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Psychologist Debunks 8 Myths of Mass Scale


Dr. Todd Rose




Collective illusions — false assumptions about society that many people share — have existed for thousands of years in many different ways. Today, because of social media and modern technology, they have become even more common.


In a perfect world, our public selves, the way I behave, the way I speak, the things I do are the same as our private selves. At its best public opinion holds a mirror to us, and it reflects exactly who we are. What collective illusions due to that relationship is turning into a funhouse of mirrors, which is fatal to free society. Collective illusions are situations where most people in a group go along with a view they don't agree with, because they incorrectly believe that most people agree with it. It's not just that we're misreading a few people it is that the majority thinks the majority believes something that they don't. We are all part of creating and sustaining the illusion. We've known about collective illusions for over 100 years. But here's the thing, our cultural and technological conditions have changed to make creating and sustaining collective illusions so easy that they've just proliferated at a scale we've never seen before in history, we have found them almost everywhere we look from the kind of lives we want to live to the country, we want to live in the way we want to treat each other, and even what we expect out of our institutions. And our job is to dismantle them, so that when we see ourselves in public opinion, we are seeing ourselves for who we really are. If you create the enabling conditions that allow everyday people to reveal who they really are to each other, social change can happen at a scale and pace that would otherwise seem unimaginable. And here's how we do that.

Given the profound lack of trust in society today, we We often look for the cause of that in each other. I don't believe that's true. Frederick Taylor is probably the most important person that most people have never heard of. Over 100 years ago, he wrote a book called Scientific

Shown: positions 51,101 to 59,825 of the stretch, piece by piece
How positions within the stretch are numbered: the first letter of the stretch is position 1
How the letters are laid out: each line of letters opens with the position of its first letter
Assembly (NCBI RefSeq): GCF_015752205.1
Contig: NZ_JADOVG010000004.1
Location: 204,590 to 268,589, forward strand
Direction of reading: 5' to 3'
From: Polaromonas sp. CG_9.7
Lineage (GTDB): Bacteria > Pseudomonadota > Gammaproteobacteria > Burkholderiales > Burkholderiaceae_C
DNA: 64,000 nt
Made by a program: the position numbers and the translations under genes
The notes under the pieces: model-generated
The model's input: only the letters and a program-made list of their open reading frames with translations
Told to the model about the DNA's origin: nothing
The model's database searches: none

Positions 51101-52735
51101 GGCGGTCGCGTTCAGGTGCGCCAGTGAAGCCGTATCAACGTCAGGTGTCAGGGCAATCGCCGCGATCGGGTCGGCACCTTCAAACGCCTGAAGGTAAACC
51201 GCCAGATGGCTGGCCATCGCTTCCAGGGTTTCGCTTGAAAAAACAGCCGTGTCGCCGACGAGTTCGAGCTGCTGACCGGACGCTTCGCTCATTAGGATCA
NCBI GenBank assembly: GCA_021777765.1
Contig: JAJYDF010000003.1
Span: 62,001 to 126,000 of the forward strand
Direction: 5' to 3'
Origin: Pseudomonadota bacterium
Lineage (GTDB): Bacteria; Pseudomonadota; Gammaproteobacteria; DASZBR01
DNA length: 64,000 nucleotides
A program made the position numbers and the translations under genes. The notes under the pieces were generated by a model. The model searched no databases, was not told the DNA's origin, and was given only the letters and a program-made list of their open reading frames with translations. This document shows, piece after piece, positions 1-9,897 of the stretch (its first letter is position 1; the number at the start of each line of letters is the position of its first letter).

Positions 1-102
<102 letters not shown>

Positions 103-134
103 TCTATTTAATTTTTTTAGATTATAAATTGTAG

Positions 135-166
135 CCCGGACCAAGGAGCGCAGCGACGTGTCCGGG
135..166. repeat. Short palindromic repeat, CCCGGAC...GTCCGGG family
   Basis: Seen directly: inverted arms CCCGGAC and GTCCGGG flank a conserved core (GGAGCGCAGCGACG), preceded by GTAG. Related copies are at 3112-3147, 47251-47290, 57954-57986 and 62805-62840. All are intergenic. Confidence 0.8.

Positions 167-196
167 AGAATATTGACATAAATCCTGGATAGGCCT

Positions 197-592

Management, which they were about his ideas about how you create a productive economy. And he felt like the biggest problem in society was that we weren't very efficient. And so scientific management literally said, Wait, the first thing you got to stop doing is trusting people. He went about implementing a systems first approach to a top down society governed by managers. In fact, he invented the term manager. And he made us Hall cogs where this system matters most. Because of the way our institutions treat us, by removing choice from us, and fundamentally treating us as untrustworthy, we have come to see each other through that lens. But here's the thing. When you actually study honesty, and trustworthiness, what you find over and over again, is that the vast majority of people are in fact trustworthy. One of my favorite studies, it's a pretty famous German study, here's what they did, they just randomly called people and said that there was a contest going on. And all they needed to do was flip a coin themselves. And if it landed on tails, they got a gift certificate. If it landed on heads, they got nothing. Now what's important is, nobody knows how the coin lands, except for the person on the phone. So you would have expected everybody says tails takes the gift certificate. And the accurate results are like, well, it's 100% Tails, who would have thought, right? It's not what happened. It was almost 5050, heads or tails. And in fact, it was slightly more in favor of heads, which tells me most people, if not all, people, are telling the truth about how the coin landed, when no one else could possibly have known. So it matters to us, not just that we are trustworthy, but that we are viewed that way. And yet we live in a society where our institutions continue to remind us that this is not true, that we are in some way, untrustworthy. We can only interact with each other in one of two ways. We can trust people to make choices for themselves, or we can control those choices for them. It is a fundamental tenet of democracy, that institutions serve people. But ever since Frederick Taylor, we have flipped that relationship. As a free people in a free society. It is unacceptable that our public institutions treat the people as distrustful because now we know that whatever efficiency you get from that top down control model, the consequences in terms of human dignity and social trust, are so damaging that that trade off is not worth it. What we need is to trust communities to make decisions for themselves, trust families to make decisions for themselves, trust people to if you want a trusting society, work to dislodge this top down view of our institutions and give more power to people insists that our institutions treat the public with trust.

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